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Support Care Cancer. 2014 Sep;22(9):2473-8. doi: 10.1007/s00520-014-2241-0. Epub 2014 Apr 11.

Assessing patient-caregiver communication in cancer--a psychometric validation of the Cancer Communication Assessment Tool (CCAT-PF) in a German sample.

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  • 1Department of General Internal Medicine and Psychosomatics, Heidelberg University Hospital, Im Neuenheimer Feld 410, 69120, Heidelberg, Germany,



The recently introduced Cancer Communication Assessment Tool (CCAT-PF) measures congruence in patient-caregiver communication and was initially validated in lung cancer patients. Contributing to a greater proportion of the variance in the conflict scores, primary caregivers were hypothesized to experience greater stress. For a detailed understanding of conflicting communication patterns of cancer-affected families, our study aimed for psychometric validation of the CCAT-PF in a sample covering heterogeneous tumor entities.


Subsequent to a cross-sectional survey of 189 pairs of cancer patients (31 % gastrointestinal, 34 % lung, and 35 % urological) and their caregivers' exploratory factor analysis with principal component condensation and varimax rotation was conducted (response rate, 74.2 %). Reliability and construct validity were assessed calculating Cronbach's α and Pearson correlation coefficients for CCAT-P and CCAT-F scales and related constructs, respectively.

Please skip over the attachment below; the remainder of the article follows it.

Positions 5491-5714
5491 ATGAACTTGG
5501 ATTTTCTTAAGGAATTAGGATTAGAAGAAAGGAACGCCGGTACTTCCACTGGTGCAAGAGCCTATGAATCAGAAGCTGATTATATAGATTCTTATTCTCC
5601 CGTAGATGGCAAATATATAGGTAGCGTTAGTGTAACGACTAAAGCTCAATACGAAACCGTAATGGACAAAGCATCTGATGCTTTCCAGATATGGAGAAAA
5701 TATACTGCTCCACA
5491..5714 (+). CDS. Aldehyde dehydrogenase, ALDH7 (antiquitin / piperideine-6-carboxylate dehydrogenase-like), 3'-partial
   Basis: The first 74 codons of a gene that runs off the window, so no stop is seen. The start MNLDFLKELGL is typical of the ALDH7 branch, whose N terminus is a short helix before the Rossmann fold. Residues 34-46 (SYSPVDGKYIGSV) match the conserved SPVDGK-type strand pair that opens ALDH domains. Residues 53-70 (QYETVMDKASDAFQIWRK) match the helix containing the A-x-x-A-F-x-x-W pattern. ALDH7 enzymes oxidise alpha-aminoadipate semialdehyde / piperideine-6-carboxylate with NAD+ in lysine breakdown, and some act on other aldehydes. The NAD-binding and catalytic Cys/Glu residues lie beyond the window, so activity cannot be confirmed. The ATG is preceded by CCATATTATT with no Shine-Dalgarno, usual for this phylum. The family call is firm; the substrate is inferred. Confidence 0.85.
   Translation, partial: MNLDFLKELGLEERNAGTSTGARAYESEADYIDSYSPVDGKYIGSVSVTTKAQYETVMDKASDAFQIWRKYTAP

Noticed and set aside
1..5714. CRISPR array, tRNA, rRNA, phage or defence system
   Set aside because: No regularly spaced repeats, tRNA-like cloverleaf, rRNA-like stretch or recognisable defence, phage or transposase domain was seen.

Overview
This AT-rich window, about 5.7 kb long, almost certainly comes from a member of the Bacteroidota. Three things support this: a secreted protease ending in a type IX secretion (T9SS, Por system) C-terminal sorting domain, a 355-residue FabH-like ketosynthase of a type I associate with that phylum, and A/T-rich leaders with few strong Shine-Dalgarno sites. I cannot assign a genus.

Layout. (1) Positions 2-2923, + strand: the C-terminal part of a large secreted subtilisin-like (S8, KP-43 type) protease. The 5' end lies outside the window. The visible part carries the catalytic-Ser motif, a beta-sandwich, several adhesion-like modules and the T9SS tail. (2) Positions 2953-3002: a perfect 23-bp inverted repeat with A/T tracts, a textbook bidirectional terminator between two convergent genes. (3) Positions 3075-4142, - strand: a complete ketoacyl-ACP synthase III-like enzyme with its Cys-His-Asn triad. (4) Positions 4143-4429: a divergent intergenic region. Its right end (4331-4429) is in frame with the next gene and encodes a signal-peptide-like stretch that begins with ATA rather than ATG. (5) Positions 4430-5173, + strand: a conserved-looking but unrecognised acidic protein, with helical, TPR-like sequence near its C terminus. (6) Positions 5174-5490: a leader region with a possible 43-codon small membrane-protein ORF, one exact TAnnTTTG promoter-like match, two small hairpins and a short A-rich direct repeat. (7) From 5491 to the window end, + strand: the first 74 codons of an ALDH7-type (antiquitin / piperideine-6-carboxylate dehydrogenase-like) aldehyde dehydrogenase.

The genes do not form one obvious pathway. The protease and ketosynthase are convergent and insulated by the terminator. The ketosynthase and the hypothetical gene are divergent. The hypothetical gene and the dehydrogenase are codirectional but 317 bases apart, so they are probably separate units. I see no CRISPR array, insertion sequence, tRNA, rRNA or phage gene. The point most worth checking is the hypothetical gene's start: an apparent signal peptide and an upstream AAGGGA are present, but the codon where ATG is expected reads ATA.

Cancer-related communication according to the CCAT-PF can be subdivided into four factors including the scales Disclosure, Limitation of treatment, Family involvement in treatment decisions, and Continuing treatment. Reliability ranged from α = .51-.68. The Disclosure scale, describing poor cancer-related communication of the patient, was correlated with patient's distress (QSC-R10: r = .30, p < .0001), unmet needs in several areas (SCNS-SF-34: r = .25-.32, p < .001), and negatively with social/family well-being (FACT: r = -0.31, p < .0001). Higher scores on the scale were significantly associated with considerable decrements in emotional well-being especially for caregivers perceiving patients' disclosure as problematic.


The Disclosure scale originating from the CCAT-PF emerged as a short, valid, and reliable stand-alone instrument for identifying conflicting communication in patient-caregiver-dyads at risk.

[PubMed - indexed for MEDLINE]
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